Does Medical Insurance Cover Oral Appliances for Sleep Apnea & Snoring?
By Rose Nierman, RDH, CEO of Nierman Practice Management
It’s incredible that a small oral appliance can have such an impact on one’s health by reducing snoring and daytime fatigue, and adverse health consequences such as high blood pressure, heart disease and “brain fog”.
Oral appliances are delivered by licensed dentists with training in sleep apnea appliance therapy.
With such a large impact on one’s health, the question arises as to whether insurance covers oral appliances.
My role as a dental speaker and advisor to dentists allows me the chance to work with high quality dental practices that are on a mission.
That mission is to help patients live better lives through healthy sleep by treating patients with OAT.
When working with dentists and their teams, the question I most hear revolves around medical insurance coverage: Are oral appliances covered through most health insurance plans?
The answer to that is YES.
Almost all medical plans do offer coverage for custom-made oral appliances, even though oral appliances are delivered in a dental practice setting.
The reason many medical policies do provide coverage is because OSA is a medical condition that can lead to deadly consequences if left untreated.
How can I determine if my medical insurance covers my oral appliance?
Although many health insurance policies do cover custom-made oral appliances, coverage depends on the language in the policy.
Benefits can typically be determined with a quick call to the eligibility & benefits department using the contact numbers that are on your medical insurance card.
It’s important to have a sleep study prior to the benefit verification call because the severity of OSA must be known before the benefits can be determined.
Most health insurance plans categorize oral appliances for OSA as medical equipment or devices, so reimbursement is typically under the coverage for Durable Medical Equipment (DME).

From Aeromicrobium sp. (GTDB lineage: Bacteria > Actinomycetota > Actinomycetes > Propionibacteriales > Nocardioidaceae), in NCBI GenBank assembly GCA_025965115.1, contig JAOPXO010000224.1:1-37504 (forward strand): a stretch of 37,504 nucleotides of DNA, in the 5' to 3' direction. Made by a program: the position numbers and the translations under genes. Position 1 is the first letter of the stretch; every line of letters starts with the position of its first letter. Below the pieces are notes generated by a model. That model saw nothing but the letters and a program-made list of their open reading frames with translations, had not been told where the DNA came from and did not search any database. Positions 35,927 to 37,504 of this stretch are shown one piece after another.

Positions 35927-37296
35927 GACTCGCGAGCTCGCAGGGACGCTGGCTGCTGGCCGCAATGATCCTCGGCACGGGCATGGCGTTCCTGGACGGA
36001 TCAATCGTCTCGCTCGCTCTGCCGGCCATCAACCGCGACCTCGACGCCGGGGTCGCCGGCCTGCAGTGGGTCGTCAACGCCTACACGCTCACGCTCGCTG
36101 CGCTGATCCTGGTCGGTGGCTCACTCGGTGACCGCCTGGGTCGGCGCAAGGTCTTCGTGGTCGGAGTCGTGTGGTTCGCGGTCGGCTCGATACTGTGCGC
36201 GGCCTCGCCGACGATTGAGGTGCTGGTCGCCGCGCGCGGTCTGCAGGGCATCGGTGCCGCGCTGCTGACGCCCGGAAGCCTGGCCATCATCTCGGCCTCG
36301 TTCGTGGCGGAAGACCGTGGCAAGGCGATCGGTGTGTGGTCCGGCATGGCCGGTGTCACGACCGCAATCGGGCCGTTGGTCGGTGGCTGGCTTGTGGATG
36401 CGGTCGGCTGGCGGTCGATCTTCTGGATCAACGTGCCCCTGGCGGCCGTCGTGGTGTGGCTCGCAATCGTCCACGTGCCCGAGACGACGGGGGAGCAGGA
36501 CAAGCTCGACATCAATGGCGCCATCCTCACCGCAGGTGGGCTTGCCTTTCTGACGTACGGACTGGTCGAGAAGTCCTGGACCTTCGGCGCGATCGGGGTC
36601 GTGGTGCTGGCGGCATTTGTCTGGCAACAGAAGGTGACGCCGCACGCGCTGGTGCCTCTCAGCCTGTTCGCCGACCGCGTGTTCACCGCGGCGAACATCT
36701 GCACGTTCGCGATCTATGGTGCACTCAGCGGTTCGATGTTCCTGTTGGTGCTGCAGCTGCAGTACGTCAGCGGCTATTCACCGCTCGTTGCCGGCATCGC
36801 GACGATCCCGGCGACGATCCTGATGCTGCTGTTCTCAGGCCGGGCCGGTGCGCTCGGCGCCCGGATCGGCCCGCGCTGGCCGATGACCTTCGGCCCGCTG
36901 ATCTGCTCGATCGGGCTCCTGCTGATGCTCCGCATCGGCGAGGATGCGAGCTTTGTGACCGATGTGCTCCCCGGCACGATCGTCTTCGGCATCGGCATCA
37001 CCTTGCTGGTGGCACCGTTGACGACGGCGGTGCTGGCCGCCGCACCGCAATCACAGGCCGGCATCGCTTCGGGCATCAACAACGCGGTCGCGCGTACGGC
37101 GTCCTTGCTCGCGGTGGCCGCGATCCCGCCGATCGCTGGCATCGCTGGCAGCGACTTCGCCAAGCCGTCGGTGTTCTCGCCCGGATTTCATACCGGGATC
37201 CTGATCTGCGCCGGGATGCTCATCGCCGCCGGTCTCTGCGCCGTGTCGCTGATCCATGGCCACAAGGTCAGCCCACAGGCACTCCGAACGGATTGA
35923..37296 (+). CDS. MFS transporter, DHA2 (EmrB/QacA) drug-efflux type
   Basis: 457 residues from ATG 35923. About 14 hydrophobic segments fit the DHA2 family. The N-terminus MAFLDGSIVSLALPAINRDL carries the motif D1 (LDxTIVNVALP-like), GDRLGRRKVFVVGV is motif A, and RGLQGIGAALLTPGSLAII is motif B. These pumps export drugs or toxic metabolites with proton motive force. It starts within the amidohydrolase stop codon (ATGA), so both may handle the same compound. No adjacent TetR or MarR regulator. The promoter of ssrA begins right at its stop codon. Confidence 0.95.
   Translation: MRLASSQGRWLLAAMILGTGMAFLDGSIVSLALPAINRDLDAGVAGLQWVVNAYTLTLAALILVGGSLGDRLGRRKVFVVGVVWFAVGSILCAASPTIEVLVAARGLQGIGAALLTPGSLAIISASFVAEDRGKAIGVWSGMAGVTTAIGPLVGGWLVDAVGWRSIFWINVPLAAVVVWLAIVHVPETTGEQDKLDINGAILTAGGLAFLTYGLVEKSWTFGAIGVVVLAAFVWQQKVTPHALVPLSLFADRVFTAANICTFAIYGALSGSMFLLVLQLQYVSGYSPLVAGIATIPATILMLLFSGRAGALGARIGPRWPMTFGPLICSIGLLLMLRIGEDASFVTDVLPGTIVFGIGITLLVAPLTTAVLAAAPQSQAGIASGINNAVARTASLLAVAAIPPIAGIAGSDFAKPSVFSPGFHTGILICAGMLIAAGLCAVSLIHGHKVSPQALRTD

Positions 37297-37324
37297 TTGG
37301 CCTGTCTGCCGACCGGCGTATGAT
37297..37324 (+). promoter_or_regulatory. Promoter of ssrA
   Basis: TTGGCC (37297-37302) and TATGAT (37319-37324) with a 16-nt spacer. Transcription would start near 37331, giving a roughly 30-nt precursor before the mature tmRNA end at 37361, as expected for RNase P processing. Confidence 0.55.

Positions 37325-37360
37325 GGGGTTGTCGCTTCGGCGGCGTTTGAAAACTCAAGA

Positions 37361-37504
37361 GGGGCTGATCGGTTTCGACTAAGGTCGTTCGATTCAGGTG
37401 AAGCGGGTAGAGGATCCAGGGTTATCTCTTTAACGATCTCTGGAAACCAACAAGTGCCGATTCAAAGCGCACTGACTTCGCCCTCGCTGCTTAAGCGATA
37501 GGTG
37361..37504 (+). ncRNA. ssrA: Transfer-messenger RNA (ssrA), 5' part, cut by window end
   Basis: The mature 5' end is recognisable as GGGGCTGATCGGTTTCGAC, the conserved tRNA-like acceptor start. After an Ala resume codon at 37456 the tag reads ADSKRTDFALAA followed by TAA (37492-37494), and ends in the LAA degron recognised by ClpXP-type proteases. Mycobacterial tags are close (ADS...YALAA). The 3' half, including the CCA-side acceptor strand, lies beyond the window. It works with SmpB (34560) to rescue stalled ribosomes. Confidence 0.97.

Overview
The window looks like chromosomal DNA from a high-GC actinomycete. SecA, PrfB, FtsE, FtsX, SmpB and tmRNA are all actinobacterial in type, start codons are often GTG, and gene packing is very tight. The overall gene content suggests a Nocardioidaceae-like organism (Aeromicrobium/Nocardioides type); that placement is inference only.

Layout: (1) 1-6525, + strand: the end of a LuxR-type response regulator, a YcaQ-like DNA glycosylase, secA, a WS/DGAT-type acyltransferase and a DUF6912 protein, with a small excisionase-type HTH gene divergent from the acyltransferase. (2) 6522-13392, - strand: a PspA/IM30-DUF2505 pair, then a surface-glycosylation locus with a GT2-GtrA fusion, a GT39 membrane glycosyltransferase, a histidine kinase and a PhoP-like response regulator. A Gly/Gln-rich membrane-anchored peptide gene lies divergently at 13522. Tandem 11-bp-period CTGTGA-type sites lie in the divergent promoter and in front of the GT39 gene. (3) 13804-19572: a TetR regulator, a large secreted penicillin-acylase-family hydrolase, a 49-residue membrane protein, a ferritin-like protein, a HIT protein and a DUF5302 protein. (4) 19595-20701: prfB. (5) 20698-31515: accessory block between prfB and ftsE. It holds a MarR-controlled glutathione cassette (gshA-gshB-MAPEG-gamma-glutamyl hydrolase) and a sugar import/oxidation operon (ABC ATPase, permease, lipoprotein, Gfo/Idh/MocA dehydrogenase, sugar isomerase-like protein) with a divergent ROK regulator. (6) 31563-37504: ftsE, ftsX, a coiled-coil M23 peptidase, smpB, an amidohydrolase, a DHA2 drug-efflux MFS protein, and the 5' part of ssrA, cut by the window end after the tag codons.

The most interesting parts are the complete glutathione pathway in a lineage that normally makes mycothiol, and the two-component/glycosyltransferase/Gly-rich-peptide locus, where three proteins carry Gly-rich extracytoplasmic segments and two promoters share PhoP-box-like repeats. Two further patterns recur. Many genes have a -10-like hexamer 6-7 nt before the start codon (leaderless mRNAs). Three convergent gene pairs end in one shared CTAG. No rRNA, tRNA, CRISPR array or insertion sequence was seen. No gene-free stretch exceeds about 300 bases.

This is the same benefit category for medical equipment such as electrical stimulator units for chronic pain, wheelchairs & walkers.
The information provided during the benefit verification by the insurance includes the dollar amount of your deductible and how much of your yearly deductible has been met to date.
Copayment amounts or percentages for coinsurance amounts are typically outlined and, most important of all, whether a preauthorization for treatment is required for coverage before you begin treatment.
Currently, there is only one medical diagnosis code available for OSA, so if you do have this condition, the diagnosis code on the sleep study is likely to be the diagnosis code G47.33, which stands for: Obstructive Sleep Apnea (adult) (pediatric).
To receive preapproval, the insurance will also want to know the procedure/equipment billing code for the custom sleep appliance which is:
E0486 – ORAL DEVICE/APPLIANCE USED TO REDUCE UPPER AIRWAY COLLAPSIBILITY, ADJUSTABLE OR NON-ADJUSTABLE, CUSTOM FABRICATED, INCLUDES FITTING AND ADJUSTMENT
There is a good possibility that the oral appliances will require preauthorization in advance, so be sure to have the office inquire about preauthorization or precertification rules.
If a preauthorization is required, it’s important to wait for the approval before receiving an oral appliance.
In addition to the insurance information and sleep study, the dental practice will provide their office notes, such as the results of a screening questionnaire that indicated the presence of excessive daytime sleepiness.
Medical history details that were noted during your consultation, relating to conditions such as high blood pressure or information that a person cannot wear Continuous Positive Airway Pressure (CPAP) therapy, or has refused CPAP therapy may also be required for approval of oral appliance therapy by your insurance company.
Medical plans can typically be verified in advance for coverage once you have a sleep test verifying obstructive sleep apnea.
The insurance representative will want to know if you have mild, moderate or severe OSA.
They may need additional information from your qualified dental sleep medicine dentist.
What type of oral appliances are covered by my medical insurance?
There are over 100 FDA approved oral appliances available to dentists for custom sleep appliances.
Medicare and even some commercial insurers specify that an oral appliance must be on Medicare’s published Product List to be covered.
A dentist, who has training in oral appliance therapy, is qualified to recommend a custom appliance type that is right for you.
Will my medical insurance tell me how much they cover for a mouthpiece or appliance?
The insurance representative may not be able to determine the exact dollar amount of reimbursement in advance, but they will be able to tell you if you have the benefit as part of your plan.
What about deductibles. Are they as high as for other procedures?
Your deductible for this equipment can differ from your usual yearly deductible since most carriers categorize oral appliances for OSA as Durable Medical Equipment.